I note that there was a second Andrew Stewart living in Westmoreland County several miles to the south of Derry township, but none of the references above to “our” Andrew Stewart seem to apply to him. He was taxed in 1798 on a grist mill and a saw mill in South Huntington township near the southern border of the county. The 1800 census enumerated him heading a family of two females plus himself in South Huntington township (listed as a miller in the state census). In 1810 he was enumerated just south of South Huntington in adjacent Allegheny County. According to the Stewart Clan Magazine he never married and left a will in 1827 naming a consort and several siblings. 6 The will helps to identify him as the Revolutionary officer who was the son of Andrew Stewart of Paxtang, Lancaster County.7
Moves to Ohio
The 1801 land purchase on Black Lick Creek was in what became Indiana County in 1803. However, he does not appear among the first taxables of Indiana County in 1807. Nor is there any record of an estate in either Westmoreland or Indiana counties. It does seem likely that he lived there for a time, and may have retained land there, as his sons Moses and Andrew Stewart both returned to marry in Indiana County, Pennsylvania. However, it appears that he moved to Ohio along with his presumed in-laws.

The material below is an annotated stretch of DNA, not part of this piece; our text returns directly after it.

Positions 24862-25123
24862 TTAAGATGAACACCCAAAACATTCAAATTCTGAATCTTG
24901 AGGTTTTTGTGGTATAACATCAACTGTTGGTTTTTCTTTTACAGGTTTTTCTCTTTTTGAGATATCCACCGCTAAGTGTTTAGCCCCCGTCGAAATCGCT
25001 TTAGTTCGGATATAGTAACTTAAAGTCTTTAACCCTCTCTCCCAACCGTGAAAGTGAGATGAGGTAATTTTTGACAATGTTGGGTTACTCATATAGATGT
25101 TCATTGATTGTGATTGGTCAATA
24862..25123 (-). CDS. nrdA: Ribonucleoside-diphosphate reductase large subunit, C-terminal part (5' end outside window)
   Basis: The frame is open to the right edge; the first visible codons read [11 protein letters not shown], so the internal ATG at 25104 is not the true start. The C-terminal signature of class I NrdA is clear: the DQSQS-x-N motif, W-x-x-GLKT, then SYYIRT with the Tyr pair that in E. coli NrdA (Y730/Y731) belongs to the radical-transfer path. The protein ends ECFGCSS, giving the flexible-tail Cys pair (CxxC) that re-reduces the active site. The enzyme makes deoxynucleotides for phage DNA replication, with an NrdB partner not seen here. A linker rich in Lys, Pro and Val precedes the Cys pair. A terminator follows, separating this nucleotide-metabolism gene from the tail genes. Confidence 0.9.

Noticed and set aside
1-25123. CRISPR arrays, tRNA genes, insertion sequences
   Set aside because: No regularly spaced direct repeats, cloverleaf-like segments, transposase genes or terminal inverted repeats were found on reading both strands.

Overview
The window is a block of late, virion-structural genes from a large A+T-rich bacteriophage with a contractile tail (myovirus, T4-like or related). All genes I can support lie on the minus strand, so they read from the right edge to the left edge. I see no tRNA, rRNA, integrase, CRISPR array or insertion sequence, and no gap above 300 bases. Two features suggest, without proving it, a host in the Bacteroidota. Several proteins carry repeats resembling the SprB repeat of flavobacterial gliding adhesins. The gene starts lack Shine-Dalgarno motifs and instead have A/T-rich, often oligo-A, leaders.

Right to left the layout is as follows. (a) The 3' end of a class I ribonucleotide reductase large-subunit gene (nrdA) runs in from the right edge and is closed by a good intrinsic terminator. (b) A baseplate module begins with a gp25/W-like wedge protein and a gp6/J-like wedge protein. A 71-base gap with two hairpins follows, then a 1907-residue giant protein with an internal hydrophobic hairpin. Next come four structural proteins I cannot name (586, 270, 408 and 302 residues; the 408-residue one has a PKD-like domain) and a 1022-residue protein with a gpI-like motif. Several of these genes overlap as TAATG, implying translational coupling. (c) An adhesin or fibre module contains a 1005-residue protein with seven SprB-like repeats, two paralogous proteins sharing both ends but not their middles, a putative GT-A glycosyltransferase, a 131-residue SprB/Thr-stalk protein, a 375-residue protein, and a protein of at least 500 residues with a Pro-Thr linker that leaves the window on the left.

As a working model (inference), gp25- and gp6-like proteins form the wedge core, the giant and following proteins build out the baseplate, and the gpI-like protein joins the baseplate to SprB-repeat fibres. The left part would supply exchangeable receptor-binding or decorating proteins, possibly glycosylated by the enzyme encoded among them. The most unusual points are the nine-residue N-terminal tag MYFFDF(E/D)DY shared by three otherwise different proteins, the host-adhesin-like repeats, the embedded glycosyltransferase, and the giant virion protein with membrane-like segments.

He may have been the same person as the Andrew Stewart who was among the early settlers of Greene County, Ohio, being enumerated as one of 154 white males over 21 in Beaver Creek Township on 10 May 1803 just a few weeks after the county was created.8 The uncertainty there were two men named Andrew Stewart in the area — a different Andrew Stewart “of Beaver Creek township” died unmarried and childless in 1815. His will dated 16 March 1815 left his estate to his brother-in-law James Buchannon and Buchannon’s two children. 9 The modest inventory and estate sale proceeds suggest that he may have been too young to have been taxable twelve years earlier, and do not suggest any connection to the other Andrew Stewart. These records identify him as “of Beaver Creek”.)) The loss of Ohio’s 1810 census records denies us proof of that man’s age.